The force plate 22 is vertically supported on the support means 24 by means of a plurality of load cell assemblies indicated in FIG. 2 by the reference numeral 25. According to the embodiment shown in FIG. 2 there are 4 such vertical load cell assemblies 25 located at the four corners of the force plate 22 in order to provide maximum vertical stability when the force plate is contacted by a foot of the walking subject. Obviously, additional vertical load cell assemblies could be used and it would be possible to support the force plate 22 on but three vertical load cell assemblies 25 although it would be more difficult to locate the three load cell assemblies with respect to the force plate in order to provide the desired vertical stability.

According to this embodiment of the invention, a pair of longitudinal load cell assemblies 26 are mounted on the support means 24 in contact with the forward edge of the force plate 22 at opposite ends thereof and a transverse load cell assembly 27 is mounted on the support means 24 in contact with a side edge of the force plate 22 adjacent the forward end thereof. A pair of compression spring assemblies 28 are mounted on the support means 24 in contact with the rearward edge of the force plate 22 opposite the longitudinal load cell assemblies 26 and a further compression spring assembly 29 is mounted on the support means 24 in contact with the other side edge of the force plate 22 opposite the transverse load cell assembly 27.

According to this invention, the load cells of assemblies 25, 26 and 27 are all of the piezoelectric crystal type. As is well known, a piezoelectric crystal will produce an electrical output when subjected to changing compression or tension forces. However, the electrical output of a piezoelectric crystal will cease when the force applied thereto ceases to change. Thus, it will be seen that the compression spring assemblies 28 and 29 are adapted to subject the load cell assemblies 26 and 27, respectively, to a certain fixed force when the plate is not in use. Thus, the load cell assemblies 26 and 27 are biased to produce an output if any change in force occurs resulting in either an increase or a decrease from such fixed force. Similarly, the weight of the force plate 22 will exert a certain biasing force on the vertical load cell assemblies 25. However, it will be understood that when the foot of the walking subject contacts the upper surface of the force plate 22 all of the load cell assemblies 25 will be subjected to vertical force so long as the foot of the walking subject remains in contact with the force plate 22. The distribution of such force among the various load cell aseemblies 25 will, of course, vary depending on the location of the contact of the foot of the subject on the force plate 22 and the way in which the weight of the walking subject is shifted on the foot in walking.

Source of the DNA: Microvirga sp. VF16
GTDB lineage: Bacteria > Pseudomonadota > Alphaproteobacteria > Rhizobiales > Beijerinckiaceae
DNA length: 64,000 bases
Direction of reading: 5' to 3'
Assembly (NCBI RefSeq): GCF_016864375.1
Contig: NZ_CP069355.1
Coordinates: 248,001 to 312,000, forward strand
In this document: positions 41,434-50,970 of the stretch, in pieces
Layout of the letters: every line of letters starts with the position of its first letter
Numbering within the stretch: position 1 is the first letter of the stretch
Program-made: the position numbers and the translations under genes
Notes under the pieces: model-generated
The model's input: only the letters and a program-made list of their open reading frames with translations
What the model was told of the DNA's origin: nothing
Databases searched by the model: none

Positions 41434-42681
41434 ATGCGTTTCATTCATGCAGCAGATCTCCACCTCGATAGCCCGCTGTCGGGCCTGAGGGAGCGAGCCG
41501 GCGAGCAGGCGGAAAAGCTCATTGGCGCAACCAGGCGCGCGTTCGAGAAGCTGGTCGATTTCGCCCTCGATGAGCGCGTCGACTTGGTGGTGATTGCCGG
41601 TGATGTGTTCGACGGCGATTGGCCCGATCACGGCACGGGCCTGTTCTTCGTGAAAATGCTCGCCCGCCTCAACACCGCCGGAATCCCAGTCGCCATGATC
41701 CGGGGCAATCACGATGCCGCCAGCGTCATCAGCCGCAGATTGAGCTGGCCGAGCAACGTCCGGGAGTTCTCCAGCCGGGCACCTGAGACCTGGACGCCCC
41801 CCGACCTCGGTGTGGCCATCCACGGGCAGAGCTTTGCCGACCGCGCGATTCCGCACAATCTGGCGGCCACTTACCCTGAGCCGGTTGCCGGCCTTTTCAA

Referring to FIG. 3, a schematic representation of the force plate 22 and load cell assemblies 25, 26, and 27 together with a block representation of the elec tronic equipment that may be used therewith is shown. Again, the arrow 17 represents the direction of motion of the walking subject with respect to the force plate 22.

The arrow 30 represents the vertical force exerted on the force plate by the foot of the walking subject in contact therewith. It will be understood that such vertical force 30 will actually be spread over a substantial contact area between the foot and the force plate 22 and it will also be understood that such vertical force 30 will result in the application of varying amounts of vertical force to the load cell assemblies 25 depending on the location of the contact area of the foot with the upper surface of the force plate 22. Changes in the distribution of such vertical force 30 over the contact area of the foot may be calculated by comparing the changing vertical forces applied to the individual vertical load cell assemblies 25 with respect to each other. It is also possible to compute the changing moments of such vertical force 30 from the data supplied by the load cells of assemblies 25. However, according to the teaching of this invention, the motion pictures of the foot in contact with the plate 22 taken by the camera 21 augment the data provided by the load cells of assemblies 25 insofar as they permit a comparison between the calculated center of pressure and the actual footprint on the surface of the plate 22. According to the embodiment of this invention shown in FIG. 3, the outputs of the two right-hand load cell assemblies 25 are combined for comparison with the outputs of each of the two left-hand vertical load cell assemblies 25 and with the motion pictures taken by the camera 21.